311 F.2d 811
BROWNS HOSIERY MILLS, INC., Appellant,
RUSSELL HOSIERY MILLS, INC., Appellee.
Patent Appeal No. 6892.
United States Court of Customs and Patent Appeals.
January 16, 1963.
F. M. de Rosa, Watson, Cole, Grindle & Watson, Washington, D. C., for appellant.
G. Cabell Busick, Mason, Fenwick & Lawrence, Washington, D. C., for appellee.
Before WORLEY, Chief Judge, and RICH, MARTIN, SMITH and ALMOND, Judges.
This is a petition to cancel two trademark registrations.
The issue before us is whether the concurrent use on the identical goods, hosiery, as trademarks, of SWEATER KNIT, SWEATER-MATES, and SWEATER SOFT would be likely to cause confusion, mistake, or deception of purchasers as to the source of the hosiery, within the meaning of section 2(d) of the Trademark Act of 1946, 15 U.S.C. § 1052(d).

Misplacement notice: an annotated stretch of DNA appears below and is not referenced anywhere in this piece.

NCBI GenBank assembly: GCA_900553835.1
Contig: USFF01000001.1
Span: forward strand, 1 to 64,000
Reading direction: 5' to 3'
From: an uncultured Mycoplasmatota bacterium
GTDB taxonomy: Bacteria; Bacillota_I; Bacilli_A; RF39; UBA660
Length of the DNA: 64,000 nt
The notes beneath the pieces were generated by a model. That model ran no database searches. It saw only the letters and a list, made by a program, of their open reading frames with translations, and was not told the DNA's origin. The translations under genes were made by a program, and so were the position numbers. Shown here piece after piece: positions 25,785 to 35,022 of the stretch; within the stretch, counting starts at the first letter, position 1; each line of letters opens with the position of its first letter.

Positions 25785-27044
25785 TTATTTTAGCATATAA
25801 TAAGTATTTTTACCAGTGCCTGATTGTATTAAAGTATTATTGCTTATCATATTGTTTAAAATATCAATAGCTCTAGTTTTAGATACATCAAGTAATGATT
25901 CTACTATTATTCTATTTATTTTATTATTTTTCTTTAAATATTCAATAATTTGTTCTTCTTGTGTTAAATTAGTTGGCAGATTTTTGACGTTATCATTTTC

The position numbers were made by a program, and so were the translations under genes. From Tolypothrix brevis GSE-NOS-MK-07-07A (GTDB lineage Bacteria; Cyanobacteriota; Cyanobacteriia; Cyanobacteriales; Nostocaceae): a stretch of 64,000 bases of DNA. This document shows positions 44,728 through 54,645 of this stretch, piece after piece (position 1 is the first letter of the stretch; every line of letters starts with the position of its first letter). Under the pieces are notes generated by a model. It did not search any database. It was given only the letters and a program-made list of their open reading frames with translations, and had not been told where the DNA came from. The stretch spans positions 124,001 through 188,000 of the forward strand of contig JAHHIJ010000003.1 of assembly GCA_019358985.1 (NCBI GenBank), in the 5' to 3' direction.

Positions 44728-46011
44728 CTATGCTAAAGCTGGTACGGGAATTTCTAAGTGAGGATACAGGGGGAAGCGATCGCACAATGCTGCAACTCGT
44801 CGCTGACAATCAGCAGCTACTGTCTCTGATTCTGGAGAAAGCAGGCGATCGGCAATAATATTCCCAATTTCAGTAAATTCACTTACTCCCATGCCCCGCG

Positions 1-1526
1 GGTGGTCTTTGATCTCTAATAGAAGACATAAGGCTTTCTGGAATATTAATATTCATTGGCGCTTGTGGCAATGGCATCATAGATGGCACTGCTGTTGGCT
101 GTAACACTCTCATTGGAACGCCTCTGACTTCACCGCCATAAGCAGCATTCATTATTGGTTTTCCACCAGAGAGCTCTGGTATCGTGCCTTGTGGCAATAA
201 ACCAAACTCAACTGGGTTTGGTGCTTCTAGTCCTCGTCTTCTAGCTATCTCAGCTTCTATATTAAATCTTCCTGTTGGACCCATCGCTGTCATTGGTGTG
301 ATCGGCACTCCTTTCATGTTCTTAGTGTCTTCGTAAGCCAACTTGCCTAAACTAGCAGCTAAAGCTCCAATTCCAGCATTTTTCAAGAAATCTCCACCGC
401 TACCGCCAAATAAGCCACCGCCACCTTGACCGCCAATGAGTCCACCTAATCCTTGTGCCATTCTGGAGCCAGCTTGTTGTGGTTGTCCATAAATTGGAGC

Appellant owns the trademark SWEATER KNIT, Reg. No. 678,488 of May 12, 1959. It commenced to use that mark in 1952 and has used it ever since on a line of hosiery products, total sales of which to April, 1960, amounted to about three million dollars. Some 40 or 50 different styles of socks in the three general categories of crew socks, bobby socks, and knee-high socks appear to have been sold under the mark.
Appellee is the owner of registrations on the Principal Register of SWEATER-MATES, Reg. No. 649,757 of August 6, 1957, and SWEATER SOFT, Reg. No. 650,960 of August 27, 1957. The only goods named in these registrations is hosiery. These are the registrations appellant has petitioned to cancel. The Patent Office Trademark Trial and Appeal Board denied the petition, from which decision this appeal was taken.